As we said, consolidating up-to-date, industry-related information is vital for all your chartering operations, be it vessel finding, tracking, or voyage estimation. So, let’s look at what outside data you might need and where you can get it.
Market reports. Receiving regular marine industry reports will let you in on the latest news, events, and trends. There are analytic companies that offer periodic newsletters, but you can subscribe to, say, the Baltic Exchange and set up an API feed of the most up-to-date maritime information and critical industry indices.
Automatic identification system (AIS). Real-time data from an AIS is the basis for your tracking, routing, and vessel finding activities. Connecting to MarineTraffic, Spire, or Datalastic will provide you with a wide range of data feeds related to vessel positions (and details), marine traffic, weather, and other geographical information. Most providers of such data have well-written API documentation (e.g., Spire) to facilitate the integration process.
Bunker prices. Knowing the current situation on the fuel market and prices in different ports is necessary for accurate voyage estimation and fuel management activities. To get the real-time bunker price data feed in your system, you can connect to ClearLynx or, for example, get a MABUX license to access their APIs and their directory of bunker suppliers, as well as historical and current prices, forecasts, related analytics, and more.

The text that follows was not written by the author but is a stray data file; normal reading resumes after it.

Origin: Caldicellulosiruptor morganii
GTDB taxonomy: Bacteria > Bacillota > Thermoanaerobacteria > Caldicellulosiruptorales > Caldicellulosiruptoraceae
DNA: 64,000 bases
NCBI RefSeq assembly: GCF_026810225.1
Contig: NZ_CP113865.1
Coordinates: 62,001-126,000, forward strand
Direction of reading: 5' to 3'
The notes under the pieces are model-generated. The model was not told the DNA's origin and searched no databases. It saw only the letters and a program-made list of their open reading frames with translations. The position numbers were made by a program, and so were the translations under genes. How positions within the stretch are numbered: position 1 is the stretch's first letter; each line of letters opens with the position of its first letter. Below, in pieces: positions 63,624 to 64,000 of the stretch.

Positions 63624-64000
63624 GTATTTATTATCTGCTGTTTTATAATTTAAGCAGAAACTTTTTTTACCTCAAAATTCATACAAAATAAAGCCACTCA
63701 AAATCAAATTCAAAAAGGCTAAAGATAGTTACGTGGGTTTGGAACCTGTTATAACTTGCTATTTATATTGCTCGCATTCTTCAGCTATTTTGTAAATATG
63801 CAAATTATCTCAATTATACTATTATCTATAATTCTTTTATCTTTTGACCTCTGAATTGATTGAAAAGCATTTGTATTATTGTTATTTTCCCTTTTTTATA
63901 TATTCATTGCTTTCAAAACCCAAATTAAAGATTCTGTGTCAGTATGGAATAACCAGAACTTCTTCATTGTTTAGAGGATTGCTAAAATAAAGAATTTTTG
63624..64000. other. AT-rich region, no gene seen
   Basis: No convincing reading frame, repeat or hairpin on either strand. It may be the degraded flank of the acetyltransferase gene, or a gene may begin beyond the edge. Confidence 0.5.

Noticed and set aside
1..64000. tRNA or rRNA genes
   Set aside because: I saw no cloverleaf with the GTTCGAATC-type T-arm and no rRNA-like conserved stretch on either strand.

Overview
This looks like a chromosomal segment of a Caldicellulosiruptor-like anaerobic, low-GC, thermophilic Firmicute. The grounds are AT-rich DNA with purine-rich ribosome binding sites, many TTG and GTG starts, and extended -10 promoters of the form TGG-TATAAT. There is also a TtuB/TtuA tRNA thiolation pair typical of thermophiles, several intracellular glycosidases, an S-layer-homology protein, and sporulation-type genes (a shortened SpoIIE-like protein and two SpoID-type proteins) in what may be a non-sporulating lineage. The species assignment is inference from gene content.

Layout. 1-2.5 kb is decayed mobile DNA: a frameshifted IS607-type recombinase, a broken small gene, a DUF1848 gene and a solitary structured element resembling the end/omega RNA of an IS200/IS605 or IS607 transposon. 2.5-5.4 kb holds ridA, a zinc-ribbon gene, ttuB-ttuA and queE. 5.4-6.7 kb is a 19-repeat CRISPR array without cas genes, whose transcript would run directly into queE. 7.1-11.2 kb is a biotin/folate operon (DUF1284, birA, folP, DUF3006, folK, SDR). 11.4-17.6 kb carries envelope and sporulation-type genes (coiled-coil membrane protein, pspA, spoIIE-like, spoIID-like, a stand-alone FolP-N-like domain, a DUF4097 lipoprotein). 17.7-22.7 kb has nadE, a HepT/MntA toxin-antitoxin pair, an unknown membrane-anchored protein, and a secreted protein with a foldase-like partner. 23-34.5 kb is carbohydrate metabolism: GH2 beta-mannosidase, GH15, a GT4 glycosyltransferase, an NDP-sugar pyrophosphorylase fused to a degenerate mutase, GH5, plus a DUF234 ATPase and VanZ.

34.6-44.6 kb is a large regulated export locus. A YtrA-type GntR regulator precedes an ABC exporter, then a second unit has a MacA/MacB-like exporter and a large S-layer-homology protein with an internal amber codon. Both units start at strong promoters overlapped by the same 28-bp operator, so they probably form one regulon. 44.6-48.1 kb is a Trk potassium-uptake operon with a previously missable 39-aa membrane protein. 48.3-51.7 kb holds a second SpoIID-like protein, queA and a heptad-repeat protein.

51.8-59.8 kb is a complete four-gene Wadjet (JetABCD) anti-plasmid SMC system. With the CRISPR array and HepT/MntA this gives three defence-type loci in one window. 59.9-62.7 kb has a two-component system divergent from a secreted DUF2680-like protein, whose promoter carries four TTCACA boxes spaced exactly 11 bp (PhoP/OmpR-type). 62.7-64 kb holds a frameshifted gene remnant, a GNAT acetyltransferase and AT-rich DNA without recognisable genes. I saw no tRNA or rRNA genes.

Port costs. Port charges are another significant part of voyage expenses and the challenge is that they fluctuate and differ from terminal to terminal even within one port. So, knowing real-time port fees would allow you to make more precise calculations of the voyage costs.
For comprehensive management of your port calls you can connect to DA-Desk, the leading disbursements accounting platform, or, for example, partner with PortPoint if you just want to receive port-related data.
Information aggregators. There are such providers as VesselsValue that offer API services for a regular data feed of various maritime information straight into your system. You can choose one of the packages or build bespoke API feeds depending on your needs. The AXS API Hub is a similar solution that offers establishing connectivity between their proprietary databases and your own data to enable smooth information flows and in-depth analysis.
And again, as we said, most vendors that offer ready-made chartering software have a certain number of inbuilt integrations and open APIs to create custom connections for their clients.
To wrap up, we’d like to briefly discuss the main approaches to software implementation.
For example, if you already have software to manage your shipping or brokerage business and you lack certain functionality (such as voyage estimation or vessel tracking), you probably don’t need a full-blown system and the best option is acquiring a specialized tool and integrating it with the rest of your IT infrastructure.
In case you are launching (or developing) a business in the shipping industry, consider partnering with a reliable software vendor and start with getting the most essential modules. As you scale, you can purchase more add-ons for comprehensive management.
Obviously, every business is different and often off-the-shelf software can’t offer enough customization to efficiently support your operations, especially if you manage a big company with multiple processes. In this case, consider developing your own product that will perfectly fit your specific needs, streamline and automate critical business activities, and boost your performance.